Fellow Oregon Health & Science University Oregon Healthy & Science University Portland, Oregon, United States
Background: Children with congenital heart disease, including those who have previously undergone the Fontan procedure, are at risk for obesity and low levels of activity. As these children age into adulthood, sedentary behaviors and inactivity are associated with increased risk of poor outcome. Participation in organized sports is an important avenue for children to maintain physical activity, though the relationship of sports participation and obesity has not been examined in the Fontan population.
Objective: To examine the relationship between sports participation and obesity in children who have undergone a Fontan procedure.
Design/Methods: We performed a retrospective cohort study in children ages 8 to 18 years who had been evaluated between January 1, 2015 and October 1, 2019 at Doernbecher Children’s Hospital outpatient pediatric cardiology clinic and had previously undergone a Fontan. Patients were excluded if they were unable to ambulate independently or if they had undergone a heart transplant. Patient characteristics, including BMI, were recorded from the electronic medical record. Parents were interviewed via a telephone survey and asked to describe their child’s activity levels, sports participation and provider recommendations.
Results: Our final cohort included 40 individuals, 74% were male with 37% in elementary school, 35% in middle school, 28% in high school or post graduate. Compared to the published average obesity for children ages 11 to 17 years in Oregon of 12.9%, 23% were obese (CDC BMI >95% for age/gender) and 33% of the group was overweight (CDC BMI >85% for age/gender). One third (33%) of the population reported participation in competitive sports within the last 12 months. Children who participated in sports were less likely to be obese (CDC BMI >85%) (P = 0.02). Conclusion(s): Fontan patients are significantly more obese than their peers. Children who participated in competitive sports were less likely to be obese. This is the first study to demonstrate the protective effect of competitive sports participation against obesity in the Fontan population. More studies are needed to understand whether or not prescribing sports participation will lead to decreased obesity and improved outcomes in this population.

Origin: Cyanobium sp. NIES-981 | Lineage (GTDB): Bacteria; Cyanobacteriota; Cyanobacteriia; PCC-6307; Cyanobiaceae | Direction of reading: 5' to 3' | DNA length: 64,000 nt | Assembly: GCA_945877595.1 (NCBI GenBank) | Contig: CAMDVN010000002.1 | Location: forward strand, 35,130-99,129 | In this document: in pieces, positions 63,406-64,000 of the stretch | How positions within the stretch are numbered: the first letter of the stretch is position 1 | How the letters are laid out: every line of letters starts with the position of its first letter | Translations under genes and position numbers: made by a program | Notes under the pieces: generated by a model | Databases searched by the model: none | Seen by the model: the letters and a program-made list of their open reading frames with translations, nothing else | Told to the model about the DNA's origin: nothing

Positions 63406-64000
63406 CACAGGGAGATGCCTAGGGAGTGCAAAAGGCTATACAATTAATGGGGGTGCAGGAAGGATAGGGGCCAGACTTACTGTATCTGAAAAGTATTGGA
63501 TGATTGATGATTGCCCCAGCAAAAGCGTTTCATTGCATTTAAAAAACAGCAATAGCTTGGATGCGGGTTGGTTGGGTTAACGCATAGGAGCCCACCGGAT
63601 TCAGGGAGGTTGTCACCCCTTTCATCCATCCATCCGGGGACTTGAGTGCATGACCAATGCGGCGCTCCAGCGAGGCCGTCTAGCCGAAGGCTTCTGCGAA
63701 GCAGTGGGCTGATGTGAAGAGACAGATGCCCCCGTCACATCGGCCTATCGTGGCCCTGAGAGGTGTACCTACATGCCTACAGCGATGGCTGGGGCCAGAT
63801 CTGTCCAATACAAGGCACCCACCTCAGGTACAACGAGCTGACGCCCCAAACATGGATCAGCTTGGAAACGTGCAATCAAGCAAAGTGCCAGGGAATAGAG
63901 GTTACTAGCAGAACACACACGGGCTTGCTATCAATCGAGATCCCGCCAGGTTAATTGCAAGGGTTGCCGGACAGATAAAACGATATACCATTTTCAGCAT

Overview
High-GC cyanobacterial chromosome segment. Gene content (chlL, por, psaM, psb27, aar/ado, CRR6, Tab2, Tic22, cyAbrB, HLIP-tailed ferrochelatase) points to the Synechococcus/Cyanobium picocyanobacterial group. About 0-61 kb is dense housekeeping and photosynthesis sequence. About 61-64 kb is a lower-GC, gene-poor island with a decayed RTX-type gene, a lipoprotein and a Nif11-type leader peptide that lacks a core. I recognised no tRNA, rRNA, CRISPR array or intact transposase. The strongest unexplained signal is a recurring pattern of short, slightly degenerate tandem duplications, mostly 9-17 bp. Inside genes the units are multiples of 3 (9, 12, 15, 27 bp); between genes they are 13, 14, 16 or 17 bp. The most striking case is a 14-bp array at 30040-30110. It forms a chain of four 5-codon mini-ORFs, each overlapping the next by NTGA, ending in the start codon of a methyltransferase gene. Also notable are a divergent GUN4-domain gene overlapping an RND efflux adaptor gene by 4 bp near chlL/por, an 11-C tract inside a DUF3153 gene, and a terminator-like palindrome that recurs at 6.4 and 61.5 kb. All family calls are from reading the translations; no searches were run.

Authors/Institutions: Marica Baleilevuka-Hart, Oregon Healthy & Science University, Portland, Oregon, United States; Ayesha Khader, Oregon Health & Science University, Portland, Oregon, United States; Cesar Gonzalex de Alba, University of Colorado, Denver, Colorado, United States; Kathryn W. Holmes, Oregon Healthy & Science University, Portland, Oregon, United States; Jennifer H. Huang, Oregon Healthy & Science University, Portland, Oregon, United States